He's the second-best pass rusher in team history. He is also an example of a guy blossoming a few years into his career as he got a second contract and paid it off with huge years 2015 and 2016.

DeAndre Hopkins - 27th overall - 2013

He's the best offensive player in team history.

Deshaun Watson - 12th overall - 2017

Sure, it cost a lot to move up and make it happen but the Texans finally secured what looks to be a dynamic and incredible quarterback. He's got so much room to improve too. It's scary how good he can be.

Justin Reid - 68th overall - 2018

I am prepared to defend this one but also take criticism for this selection as well. There are a lot of arguments for this final slot including Reid's 2018 teammate Andre Hal as well as D.J. Reader and even former Texans lineman Brandon Brooks. Reid put together one of the best seasons for a rookie the team has seen and he did it all with first round expectations despite being a third round selection.

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5 questions on the John Wall trade

The Rockets made a big move. Photo by Elsa/Getty Images.

The Houston Rockets point guard carousel continued to spin Wednesday night, as the Woj bomb-iest of Houston-related Woj bombs erupted in the Space City:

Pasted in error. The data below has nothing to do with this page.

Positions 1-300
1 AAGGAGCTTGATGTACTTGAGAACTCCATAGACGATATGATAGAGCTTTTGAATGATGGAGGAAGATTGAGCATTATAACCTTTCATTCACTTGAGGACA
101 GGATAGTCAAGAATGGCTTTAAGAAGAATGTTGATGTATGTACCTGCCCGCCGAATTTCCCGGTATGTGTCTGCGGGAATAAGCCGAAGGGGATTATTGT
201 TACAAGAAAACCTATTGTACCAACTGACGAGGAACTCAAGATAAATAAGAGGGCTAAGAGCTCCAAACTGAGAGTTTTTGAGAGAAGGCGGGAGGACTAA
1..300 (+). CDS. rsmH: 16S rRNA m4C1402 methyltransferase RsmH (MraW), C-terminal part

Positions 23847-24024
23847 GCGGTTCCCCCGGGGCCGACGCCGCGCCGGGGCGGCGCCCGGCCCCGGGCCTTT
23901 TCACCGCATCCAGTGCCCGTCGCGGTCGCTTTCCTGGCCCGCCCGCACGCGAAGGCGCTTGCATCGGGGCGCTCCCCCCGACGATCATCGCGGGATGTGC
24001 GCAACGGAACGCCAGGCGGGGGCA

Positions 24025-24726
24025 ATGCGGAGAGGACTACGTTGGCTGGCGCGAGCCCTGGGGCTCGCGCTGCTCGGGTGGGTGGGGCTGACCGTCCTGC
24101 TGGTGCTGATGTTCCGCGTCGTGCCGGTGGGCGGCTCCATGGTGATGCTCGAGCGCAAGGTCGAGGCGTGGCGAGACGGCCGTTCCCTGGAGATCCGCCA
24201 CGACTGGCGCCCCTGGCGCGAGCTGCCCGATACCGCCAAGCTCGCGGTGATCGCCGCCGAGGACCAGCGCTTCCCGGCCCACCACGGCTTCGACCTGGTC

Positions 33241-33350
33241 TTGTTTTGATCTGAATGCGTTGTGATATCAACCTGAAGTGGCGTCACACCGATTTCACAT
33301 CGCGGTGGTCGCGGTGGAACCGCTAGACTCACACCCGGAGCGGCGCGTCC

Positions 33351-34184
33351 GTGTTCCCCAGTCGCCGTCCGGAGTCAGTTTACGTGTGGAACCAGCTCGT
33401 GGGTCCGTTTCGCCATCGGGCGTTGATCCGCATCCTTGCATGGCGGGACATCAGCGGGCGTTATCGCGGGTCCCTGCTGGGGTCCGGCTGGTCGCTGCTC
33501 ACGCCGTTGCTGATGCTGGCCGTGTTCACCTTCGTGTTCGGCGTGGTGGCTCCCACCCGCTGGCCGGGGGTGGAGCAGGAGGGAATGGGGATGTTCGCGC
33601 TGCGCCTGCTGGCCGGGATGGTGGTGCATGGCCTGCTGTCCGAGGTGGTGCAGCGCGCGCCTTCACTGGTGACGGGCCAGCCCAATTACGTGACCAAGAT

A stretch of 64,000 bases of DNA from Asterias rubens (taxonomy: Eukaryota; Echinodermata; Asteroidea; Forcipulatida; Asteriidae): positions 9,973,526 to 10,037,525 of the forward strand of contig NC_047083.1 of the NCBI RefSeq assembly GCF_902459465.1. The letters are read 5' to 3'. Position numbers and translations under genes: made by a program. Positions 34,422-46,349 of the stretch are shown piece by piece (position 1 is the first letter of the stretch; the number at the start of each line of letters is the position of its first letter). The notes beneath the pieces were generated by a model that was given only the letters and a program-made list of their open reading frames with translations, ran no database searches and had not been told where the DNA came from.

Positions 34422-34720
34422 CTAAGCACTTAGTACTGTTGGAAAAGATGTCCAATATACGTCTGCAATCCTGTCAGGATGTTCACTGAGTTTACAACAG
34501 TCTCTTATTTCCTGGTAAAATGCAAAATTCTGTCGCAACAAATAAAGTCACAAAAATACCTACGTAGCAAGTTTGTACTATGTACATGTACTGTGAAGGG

For the third year in a row, the Rockets will begin the season with a new point guard, in an attempt to finally find someone that can play alongside James Harden. Let's take a look at how the Rockets got to this point, and what it means moving forward.

What led to the trade?

Russell Westbrook simply wanted out. Westbrook is the type of player that needs to be the number one ball handler and that simply wasn't ever going to happen on a James Harden led team. Other reports cited Westbrook's frustration with the lack of accountability and casual atmosphere within the locker room. Ultimately if anyone was going to be moved between Harden and Westbrook, it was always going to be Westbrook.

Why John Wall?

This one is another fairly straightforward answer: they both have relatively similar contracts. Each is making an absurdly overpriced $40 million this season, and both were disgruntled with their current team. Rockets General Manager Rafael Stone and Wizards GM Tommy Sheppard tossed the idea around a few weeks ago, but couldn't find a deal they liked. It was reported that discussions resumed Wednesday afternoon and within a few hours the deal was done in an almost one-for-one swap.

How does Wall fit?